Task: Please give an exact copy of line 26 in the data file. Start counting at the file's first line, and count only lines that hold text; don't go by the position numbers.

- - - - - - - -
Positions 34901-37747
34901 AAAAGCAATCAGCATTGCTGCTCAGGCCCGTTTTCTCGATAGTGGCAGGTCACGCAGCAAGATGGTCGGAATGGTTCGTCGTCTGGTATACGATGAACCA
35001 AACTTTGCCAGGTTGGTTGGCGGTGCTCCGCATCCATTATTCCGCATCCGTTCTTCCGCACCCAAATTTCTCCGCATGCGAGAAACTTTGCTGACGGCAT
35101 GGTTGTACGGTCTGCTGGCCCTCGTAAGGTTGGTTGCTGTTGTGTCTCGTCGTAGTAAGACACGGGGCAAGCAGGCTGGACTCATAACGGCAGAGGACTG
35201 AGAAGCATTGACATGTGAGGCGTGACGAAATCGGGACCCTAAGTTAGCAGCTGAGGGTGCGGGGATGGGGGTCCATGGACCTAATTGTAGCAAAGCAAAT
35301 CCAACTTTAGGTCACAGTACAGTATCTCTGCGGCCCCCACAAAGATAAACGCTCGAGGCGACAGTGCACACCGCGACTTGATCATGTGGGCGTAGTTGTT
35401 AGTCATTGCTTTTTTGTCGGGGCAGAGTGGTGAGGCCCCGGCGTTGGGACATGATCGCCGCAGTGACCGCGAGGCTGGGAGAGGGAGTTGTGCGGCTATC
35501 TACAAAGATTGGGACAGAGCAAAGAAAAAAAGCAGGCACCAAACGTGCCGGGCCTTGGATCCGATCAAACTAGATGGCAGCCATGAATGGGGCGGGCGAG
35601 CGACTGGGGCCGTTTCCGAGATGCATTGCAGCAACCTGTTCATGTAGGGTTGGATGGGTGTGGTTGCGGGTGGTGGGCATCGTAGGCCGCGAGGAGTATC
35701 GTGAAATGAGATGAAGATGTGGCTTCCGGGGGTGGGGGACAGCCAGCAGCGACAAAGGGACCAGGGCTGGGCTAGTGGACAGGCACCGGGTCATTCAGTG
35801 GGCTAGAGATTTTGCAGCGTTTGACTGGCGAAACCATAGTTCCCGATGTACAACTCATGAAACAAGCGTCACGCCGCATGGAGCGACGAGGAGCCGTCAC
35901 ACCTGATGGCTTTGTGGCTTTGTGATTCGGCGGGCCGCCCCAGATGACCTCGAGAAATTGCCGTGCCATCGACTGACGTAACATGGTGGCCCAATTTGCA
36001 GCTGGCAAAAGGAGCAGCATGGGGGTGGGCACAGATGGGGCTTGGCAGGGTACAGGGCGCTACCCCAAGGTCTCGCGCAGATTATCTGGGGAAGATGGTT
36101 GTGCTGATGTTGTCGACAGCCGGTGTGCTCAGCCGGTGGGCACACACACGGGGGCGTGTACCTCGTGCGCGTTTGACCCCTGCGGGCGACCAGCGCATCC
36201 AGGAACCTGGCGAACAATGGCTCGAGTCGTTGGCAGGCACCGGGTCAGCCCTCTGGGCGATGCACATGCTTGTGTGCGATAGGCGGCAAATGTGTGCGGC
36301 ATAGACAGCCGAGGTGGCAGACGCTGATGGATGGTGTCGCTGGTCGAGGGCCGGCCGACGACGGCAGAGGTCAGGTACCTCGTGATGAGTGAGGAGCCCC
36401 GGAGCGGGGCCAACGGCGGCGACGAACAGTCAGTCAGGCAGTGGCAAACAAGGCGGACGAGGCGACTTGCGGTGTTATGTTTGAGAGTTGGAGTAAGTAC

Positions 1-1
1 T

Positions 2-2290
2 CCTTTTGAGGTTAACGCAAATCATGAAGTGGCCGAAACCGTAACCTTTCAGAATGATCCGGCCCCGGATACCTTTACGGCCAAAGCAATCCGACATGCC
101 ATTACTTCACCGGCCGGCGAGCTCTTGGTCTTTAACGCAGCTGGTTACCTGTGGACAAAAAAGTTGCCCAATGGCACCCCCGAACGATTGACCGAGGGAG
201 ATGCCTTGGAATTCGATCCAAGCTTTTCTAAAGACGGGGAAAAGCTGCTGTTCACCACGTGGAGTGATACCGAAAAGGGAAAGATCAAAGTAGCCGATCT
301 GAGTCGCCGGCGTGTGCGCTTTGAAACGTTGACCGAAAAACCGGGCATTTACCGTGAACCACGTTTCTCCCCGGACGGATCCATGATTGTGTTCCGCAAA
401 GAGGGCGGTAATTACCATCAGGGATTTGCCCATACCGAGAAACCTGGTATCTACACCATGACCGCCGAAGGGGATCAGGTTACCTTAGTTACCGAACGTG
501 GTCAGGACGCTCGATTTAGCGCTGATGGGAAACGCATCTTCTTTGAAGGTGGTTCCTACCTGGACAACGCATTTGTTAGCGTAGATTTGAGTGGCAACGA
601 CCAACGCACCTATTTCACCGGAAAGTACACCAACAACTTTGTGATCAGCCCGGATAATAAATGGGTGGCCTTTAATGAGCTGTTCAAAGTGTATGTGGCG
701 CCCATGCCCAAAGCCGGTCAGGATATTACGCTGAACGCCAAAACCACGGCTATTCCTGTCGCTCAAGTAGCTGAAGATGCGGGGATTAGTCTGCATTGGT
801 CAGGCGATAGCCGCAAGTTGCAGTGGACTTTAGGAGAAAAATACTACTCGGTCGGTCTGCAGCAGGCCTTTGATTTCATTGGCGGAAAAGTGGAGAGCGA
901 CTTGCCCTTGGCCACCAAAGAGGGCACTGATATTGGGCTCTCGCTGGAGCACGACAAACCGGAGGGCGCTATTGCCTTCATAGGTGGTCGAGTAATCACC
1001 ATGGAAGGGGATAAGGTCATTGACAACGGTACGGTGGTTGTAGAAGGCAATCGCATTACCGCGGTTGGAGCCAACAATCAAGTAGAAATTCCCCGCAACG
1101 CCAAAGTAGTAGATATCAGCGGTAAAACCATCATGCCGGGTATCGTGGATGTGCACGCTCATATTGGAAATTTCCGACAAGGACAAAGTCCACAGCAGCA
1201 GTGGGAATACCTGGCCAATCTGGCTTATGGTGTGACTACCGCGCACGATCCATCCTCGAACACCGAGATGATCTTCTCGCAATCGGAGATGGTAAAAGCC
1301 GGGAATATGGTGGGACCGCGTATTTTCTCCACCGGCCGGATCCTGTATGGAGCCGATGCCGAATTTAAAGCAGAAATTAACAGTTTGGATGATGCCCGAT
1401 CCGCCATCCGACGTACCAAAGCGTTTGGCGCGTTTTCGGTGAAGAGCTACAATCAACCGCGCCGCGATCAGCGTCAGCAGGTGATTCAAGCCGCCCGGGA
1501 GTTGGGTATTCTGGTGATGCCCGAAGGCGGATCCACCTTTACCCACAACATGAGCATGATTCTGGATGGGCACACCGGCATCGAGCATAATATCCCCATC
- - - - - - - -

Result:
501 GTCAGGACGCTCGATTTAGCGCTGATGGGAAACGCATCTTCTTTGAAGGTGGTTCCTACCTGGACAACGCATTTGTTAGCGTAGATTTGAGTGGCAACGA